Editorials

EDITORIAL: Medicines abuse worrying

High doses of drugs with codeine are known to cause euphoria, feelings of being drunk and can alter consciousness.
High doses of drugs with codeine are known to cause euphoria, feelings of being drunk and can alter consciousness. 

The Pharmacy and Poisons Board (PPB) has done well to ban over-the-counter sale of cough-relieving medicines containing the addictive ingredient codeine.

The ban announced by the regulator on Tuesday follows investigations last month which revealed widespread abuse of the cough syrup Benylin with codeine in Mandera County.

It means that one will now need a doctor’s prescription to buy these drugs. Mandera’s case is particularly worrying given that people were found to be using high doses of the drug to induce euphoria and drunken feelings rather than relieve cough.

The sharp spike of growth in consumption from 20,000 annually to 430,000 in the 11 months to November 2017 and a link to miraa chewing also raised suspicions. Making the drugs prescription-only is likely to reduce the abuse, and the health and social risks associated with the addiction.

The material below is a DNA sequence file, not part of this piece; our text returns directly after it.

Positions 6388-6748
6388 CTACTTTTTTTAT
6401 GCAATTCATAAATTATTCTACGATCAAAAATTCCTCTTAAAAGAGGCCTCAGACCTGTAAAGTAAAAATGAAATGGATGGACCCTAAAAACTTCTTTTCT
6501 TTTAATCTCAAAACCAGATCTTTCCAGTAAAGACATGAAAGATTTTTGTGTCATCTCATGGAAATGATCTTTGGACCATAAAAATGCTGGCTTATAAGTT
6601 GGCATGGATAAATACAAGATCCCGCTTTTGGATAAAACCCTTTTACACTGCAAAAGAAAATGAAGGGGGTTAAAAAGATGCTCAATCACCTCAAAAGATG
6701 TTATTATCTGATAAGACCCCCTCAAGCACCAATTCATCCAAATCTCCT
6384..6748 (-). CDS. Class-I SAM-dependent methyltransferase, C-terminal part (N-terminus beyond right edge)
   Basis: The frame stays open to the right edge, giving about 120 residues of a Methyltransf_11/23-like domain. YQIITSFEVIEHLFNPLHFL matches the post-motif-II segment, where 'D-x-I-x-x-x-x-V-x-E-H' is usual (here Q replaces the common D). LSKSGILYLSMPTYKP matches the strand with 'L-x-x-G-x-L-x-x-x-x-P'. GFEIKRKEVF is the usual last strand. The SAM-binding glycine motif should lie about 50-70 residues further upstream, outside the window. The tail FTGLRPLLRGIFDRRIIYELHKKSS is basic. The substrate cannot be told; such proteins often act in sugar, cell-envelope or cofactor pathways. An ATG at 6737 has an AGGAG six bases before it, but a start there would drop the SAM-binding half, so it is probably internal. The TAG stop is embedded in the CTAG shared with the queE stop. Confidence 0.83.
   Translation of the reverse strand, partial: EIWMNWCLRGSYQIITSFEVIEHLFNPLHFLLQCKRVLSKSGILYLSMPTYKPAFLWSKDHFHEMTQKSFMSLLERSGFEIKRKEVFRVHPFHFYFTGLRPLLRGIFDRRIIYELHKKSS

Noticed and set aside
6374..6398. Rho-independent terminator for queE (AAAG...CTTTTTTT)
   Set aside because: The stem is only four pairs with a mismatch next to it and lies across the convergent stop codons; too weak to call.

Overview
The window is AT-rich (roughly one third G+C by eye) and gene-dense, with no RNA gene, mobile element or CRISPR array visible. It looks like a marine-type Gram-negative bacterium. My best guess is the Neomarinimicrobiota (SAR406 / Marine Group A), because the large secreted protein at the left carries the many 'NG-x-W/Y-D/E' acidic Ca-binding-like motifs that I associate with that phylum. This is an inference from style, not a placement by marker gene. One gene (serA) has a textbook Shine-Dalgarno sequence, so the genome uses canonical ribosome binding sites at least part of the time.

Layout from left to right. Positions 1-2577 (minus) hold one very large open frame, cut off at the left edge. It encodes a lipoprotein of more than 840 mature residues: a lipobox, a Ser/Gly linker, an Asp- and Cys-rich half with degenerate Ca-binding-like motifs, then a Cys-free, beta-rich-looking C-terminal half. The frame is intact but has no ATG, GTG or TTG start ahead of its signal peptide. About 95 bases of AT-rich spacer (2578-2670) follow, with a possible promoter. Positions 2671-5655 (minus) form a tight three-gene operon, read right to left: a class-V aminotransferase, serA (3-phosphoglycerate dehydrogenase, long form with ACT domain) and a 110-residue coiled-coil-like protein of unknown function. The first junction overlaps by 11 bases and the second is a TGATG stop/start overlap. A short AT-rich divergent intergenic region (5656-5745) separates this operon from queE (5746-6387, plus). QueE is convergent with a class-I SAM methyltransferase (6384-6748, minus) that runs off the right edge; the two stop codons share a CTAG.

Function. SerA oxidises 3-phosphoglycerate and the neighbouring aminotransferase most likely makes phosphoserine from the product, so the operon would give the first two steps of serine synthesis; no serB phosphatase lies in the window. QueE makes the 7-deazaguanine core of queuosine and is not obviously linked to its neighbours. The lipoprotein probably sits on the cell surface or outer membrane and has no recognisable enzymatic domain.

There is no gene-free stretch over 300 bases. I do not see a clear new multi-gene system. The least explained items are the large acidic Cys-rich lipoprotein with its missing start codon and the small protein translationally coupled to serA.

But the PPB will need to step up its inspection and enforcement for the ban to be effective. With the kind of high demand for addictive substances, as demonstrated by the Mandera case, some unscrupulous chemists will no doubt try to exploit any laxity in enforcement to make them available over the counter.

The PPB should also maintain its vigilance to ensure that other medicines don’t get to be abused in this manner.